Follow up after a family based genetic screening programme for familial hypercholesterolaemia: is screening alone enough?

BMJ 2002; 324 doi: (Published 08 June 2002) Cite this as: BMJ 2002;324:1367
  1. Merel C van Maarle, physiciana (m.c.vanmaarle{at},
  2. Marlies E A Stouthard, psychologista,
  3. Perla J Marang-van de Mheen, health scientistb,
  4. Niek S Klazinga, professor in social medicinea,
  5. Gouke J Bonsel, professor in public health methodsa
  1. a Department of Social Medicine, Academic Medical Centre, University of Amsterdam, PO Box 22700, 1100 DE Amsterdam, Netherlands
  2. b Department of Medical Decision Making, Leiden University Medical Centre, PO Box 9600, 2300 RC Leiden, Netherlands
  1. Correspondence to: M C van Maarle

    Familial hypercholesterolaemia is an autosomal dominant disorder of lipoprotein metabolism, with an estimated frequency of 1 in 500 in Western countries; it results in excess mortality from coronary artery disease.1 Now that the genetic defects can be detected and statins are available to lower lipids effectively, genetic screening has been considered.23 In 1994 a family based genetic screening programme for familial hypercholesterolaemia started in the Netherlands. The programme's effectiveness rests on the evidence based treatment of newly identified patients. We therefore assessed the subsequent preventive care and short term clinical outcome in people testing positive for familial hypercholesterolaemia as a proxy for the expected long term level of coronary artery disease.4

    Participants, methods, and results

    The foundation for tracing hereditary hypercholesterolaemia performs cascade screening in families of patients with clinically diagnosed familial hypercholesterolaemia with a known mutation, actively approaching first degree and second degree relatives.5 Family members are tested for the known mutation; their cholesterol level is not measured. The test result is communicated only to the person screened (by mail). The foundation is not involved in subsequent treatment or in monitoring follow up.

    We conducted the evaluation study from March to September 1998 in all 215 people who tested positive from a consecutive cohort of 677 people screened as part of the programme. The inclusion criteria were consent to genetic testing and the current study, a positive test result, and age 18 or over.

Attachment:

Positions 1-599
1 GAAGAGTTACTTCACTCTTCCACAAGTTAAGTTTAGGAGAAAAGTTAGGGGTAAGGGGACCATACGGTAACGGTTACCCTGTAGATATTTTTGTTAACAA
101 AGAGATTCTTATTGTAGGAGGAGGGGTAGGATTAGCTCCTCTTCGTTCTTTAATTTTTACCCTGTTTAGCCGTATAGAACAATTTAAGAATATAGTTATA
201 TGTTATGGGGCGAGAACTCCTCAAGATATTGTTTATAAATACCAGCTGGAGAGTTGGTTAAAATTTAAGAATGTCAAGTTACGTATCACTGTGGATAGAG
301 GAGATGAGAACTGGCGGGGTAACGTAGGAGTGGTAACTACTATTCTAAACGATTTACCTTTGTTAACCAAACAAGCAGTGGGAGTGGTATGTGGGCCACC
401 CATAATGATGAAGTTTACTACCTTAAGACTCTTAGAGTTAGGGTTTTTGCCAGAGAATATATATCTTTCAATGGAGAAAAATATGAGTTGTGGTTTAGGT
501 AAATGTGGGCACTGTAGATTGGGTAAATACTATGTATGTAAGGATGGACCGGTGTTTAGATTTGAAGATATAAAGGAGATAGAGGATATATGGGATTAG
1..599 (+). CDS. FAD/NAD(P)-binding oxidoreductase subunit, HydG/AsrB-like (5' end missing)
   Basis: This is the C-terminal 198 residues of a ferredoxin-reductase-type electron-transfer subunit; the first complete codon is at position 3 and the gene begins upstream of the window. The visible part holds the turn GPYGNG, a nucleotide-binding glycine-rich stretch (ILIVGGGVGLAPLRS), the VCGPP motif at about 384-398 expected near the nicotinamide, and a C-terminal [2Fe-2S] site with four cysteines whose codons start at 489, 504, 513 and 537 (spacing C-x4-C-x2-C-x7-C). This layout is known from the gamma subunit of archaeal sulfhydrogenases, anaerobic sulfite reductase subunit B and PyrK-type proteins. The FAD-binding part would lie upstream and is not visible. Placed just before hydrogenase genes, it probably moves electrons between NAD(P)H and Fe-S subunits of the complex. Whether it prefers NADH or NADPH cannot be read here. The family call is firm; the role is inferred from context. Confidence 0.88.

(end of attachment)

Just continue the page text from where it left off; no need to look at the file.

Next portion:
We collected data with three self administered questionnaires—at screening and at 7 months and 18 months after communication of the test result. The main outcome measures were quality of treatment according to the key recommendations of the Dutch guidelines on hypercholesterolaemia and quality of clinical outcome by achieved cholesterol level, body mass index, and smoking status (table).4

    We divided the people testing positive into two categories: those with an unknown cholesterol concentration or with normal cholesterol without treatment at the time of screening (“newly identified cases”) and those known to have hypercholesterolaemia (cholesterol ≥6.5 mmol/l) or being treated for this condition (“confirmed cases”).

    One hundred and sixty six (77%) participants filled out all three questionnaires. Respondents and people lost to follow up differed in only one characteristic—use of statin (57% v 39%, P<0.05).

    Seventy three (44%) respondents were men, 41 (25%) were newly identified, and 125 (75%) were confirmed cases. The confirmed cases were older (48.2 v 38.9 years), had higher cholesterol concentrations (10.7 v 6.0 mmol/l), if known, and were more likely to have at least one first degree relative with cardiovascular disease (62 (50%) v 13 (32%)) or one premature cardiovascular death in the family (26 (21%) v 2 (5%)) (P<0.05 for all comparisons).

    Although the quality of treatment and clinical outcome improved substantially over time in both groups (table), people testing positive for familial hypercholesterolaemia did not attain an optimal level of care. Quality of treatment was still unsatisfactory in 33 (20%) cases, and quality of clinical outcome was still insufficient in 75 (45%). Fifty eight (35%) participants were hypercholesterolaemic at follow up, nine (16%) of those with hypercholesterolaemia did not take statins, and 40 (24%) participants smoked.


    Both confirmed and newly identified patients benefit from screening for familial hypercholesterolaemia, as their risk status improves and cholesterol lowering treatment is instituted, but in almost half of all cases the achieved level of care does not keep up with current guidelines. Opportunities for improvement towards current guidelines include physician education, better implementation of guidelines, and, especially, an intensification of the link between diagnosis and follow up care in the screening process.

    Quality of treatment and clinical outcome in people testing positive for familial hypercholesterolaemia. Values are numbers (percentages)

    View this table:


    We thank the respondents for their enthusiasm and Marina Umans-Eckenhausen and the genetic field workers of the foundation for tracing hereditary hypercholesterolaemia for their support and help with inclusion of the study population.

    Contributors: All authors conceived the study, and MCvM and MEAS collected the data. MCvM, MEAS, and GJB contributed to the analysis and interpretation of the data, and all authors contributed to the preparation of the paper. MCvM is the guarantor.


    • Funding Health Research and Development Council of the Netherlands (grant number 28-2751).

    • Competing interests None declared.


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